Antibiotic treatment of a catheter exit-site
infection should be started after culture results have
been obtained, unless signs of severe infection are
present. The antibiotic should be chosen according to the
susceptibilities of the cultured organism. Treatment
duration should be 2 - 4 weeks.
In view of the risks of increasing antibiotic
resistance in children with end-stage renal disease,
strict criteria should be applied to antibiotic prescribing
(e.g., vancomycin or teicoplanin) should be avoided for the routine
treatment of exit-site infections secondary to
Staphylococcus species because of concerns of
emerging bacterial resistance. Instead, a
first-generation cephalosporin or a penicillinase-resistant
penicillin with/without the addition of rifampin is
preferred. Gram-negative infections should be treated with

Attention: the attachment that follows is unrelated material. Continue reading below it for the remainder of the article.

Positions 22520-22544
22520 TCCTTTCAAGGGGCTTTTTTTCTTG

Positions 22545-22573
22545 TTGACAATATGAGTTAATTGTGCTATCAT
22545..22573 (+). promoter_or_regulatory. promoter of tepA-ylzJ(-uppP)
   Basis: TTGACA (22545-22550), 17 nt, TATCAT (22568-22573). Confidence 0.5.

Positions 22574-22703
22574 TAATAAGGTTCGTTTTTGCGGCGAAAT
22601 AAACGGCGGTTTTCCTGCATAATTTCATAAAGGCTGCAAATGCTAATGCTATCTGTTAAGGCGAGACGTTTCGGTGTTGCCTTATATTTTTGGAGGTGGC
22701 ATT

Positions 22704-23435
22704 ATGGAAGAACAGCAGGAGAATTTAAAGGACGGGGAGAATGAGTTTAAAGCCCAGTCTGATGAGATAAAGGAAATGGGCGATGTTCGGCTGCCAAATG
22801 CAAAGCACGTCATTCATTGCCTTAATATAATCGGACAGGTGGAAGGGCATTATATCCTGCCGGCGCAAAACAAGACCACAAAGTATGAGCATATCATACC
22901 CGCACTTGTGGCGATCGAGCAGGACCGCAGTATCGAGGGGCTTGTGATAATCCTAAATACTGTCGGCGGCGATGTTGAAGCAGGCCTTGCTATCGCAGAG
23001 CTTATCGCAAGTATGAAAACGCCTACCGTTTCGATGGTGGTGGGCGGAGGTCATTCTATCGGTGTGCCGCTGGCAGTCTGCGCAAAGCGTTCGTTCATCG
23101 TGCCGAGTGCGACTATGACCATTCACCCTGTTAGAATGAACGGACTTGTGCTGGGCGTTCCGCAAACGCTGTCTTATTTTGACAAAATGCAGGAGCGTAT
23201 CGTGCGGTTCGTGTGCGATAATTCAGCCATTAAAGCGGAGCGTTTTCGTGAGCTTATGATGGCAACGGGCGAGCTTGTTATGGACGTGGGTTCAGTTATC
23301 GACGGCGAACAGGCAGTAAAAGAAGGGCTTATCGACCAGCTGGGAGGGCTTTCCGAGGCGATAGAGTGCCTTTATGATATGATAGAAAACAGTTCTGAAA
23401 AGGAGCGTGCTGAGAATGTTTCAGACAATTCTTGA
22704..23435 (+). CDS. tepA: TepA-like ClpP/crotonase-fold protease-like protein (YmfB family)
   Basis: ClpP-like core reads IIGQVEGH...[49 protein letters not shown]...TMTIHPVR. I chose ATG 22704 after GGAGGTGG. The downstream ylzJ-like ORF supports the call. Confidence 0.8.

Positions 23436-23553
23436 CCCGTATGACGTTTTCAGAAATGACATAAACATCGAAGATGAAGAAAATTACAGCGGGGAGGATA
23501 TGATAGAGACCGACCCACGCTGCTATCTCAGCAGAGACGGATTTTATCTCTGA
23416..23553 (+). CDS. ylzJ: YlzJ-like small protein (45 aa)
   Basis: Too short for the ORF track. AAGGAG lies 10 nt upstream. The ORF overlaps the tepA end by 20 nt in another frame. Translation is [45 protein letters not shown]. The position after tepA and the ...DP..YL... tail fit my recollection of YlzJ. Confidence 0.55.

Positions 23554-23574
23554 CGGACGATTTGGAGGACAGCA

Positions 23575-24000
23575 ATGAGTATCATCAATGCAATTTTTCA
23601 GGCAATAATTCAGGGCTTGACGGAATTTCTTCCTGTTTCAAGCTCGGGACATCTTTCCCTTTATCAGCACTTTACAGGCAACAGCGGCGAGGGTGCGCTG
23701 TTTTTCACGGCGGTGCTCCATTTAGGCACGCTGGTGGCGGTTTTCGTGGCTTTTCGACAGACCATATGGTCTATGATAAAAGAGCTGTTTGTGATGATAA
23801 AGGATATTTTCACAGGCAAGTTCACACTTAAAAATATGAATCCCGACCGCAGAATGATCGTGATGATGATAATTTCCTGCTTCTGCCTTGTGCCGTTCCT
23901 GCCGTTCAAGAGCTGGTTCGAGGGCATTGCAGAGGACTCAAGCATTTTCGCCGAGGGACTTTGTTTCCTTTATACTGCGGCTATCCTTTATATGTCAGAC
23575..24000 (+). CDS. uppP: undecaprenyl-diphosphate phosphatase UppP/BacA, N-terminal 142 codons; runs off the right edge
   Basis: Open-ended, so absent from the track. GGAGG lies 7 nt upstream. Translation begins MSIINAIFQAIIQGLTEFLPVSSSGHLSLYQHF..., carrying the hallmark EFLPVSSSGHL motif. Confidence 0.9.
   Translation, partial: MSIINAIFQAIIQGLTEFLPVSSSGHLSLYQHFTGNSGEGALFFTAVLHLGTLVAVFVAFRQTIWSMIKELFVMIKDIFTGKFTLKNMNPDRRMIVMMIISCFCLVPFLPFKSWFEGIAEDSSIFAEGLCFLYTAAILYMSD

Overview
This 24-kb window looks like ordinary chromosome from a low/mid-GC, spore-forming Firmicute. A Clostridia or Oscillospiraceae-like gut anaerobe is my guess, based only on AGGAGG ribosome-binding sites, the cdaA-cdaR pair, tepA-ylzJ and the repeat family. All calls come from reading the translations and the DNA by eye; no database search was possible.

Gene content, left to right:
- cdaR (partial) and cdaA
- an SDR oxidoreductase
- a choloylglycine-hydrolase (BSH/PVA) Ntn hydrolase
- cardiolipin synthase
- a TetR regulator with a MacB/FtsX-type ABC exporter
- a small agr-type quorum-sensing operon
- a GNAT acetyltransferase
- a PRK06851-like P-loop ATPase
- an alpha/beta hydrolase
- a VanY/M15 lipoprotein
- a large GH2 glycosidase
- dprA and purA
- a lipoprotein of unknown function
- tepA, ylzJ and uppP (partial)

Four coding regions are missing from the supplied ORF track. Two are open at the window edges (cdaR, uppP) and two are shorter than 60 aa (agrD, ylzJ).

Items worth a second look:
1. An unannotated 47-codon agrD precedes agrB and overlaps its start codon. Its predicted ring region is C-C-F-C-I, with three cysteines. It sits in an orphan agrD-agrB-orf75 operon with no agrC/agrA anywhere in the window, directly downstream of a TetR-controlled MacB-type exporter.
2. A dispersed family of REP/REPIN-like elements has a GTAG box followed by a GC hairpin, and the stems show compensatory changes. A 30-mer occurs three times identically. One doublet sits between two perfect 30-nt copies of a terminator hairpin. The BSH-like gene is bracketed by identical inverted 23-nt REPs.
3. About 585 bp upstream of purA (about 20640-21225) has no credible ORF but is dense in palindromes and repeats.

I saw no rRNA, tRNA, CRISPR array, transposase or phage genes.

oral ciprofloxacin in children older than 12 years, or
with intraperitoneal ceftazidime. In patients in whom
the exit-site culture is negative, the choice of
antibiotics should be governed by Gram-stain results, if
available. In the absence of a positive culture or
Gram stain, or prior to obtaining the results in a
patient with a severe infection, empiric therapy with
either a first-generation cephalosporin or oral
ciprofloxacin should be initiated. Close monitoring of this
patient group is essential, with modification of the
antibiotic regimen contingent upon early response
to therapy. Screening for S. aureus nasal carriage
may be helpful in this situation to detect a possible
Adjunctive therapy should include the use of
daily or twice daily dressing changes as long as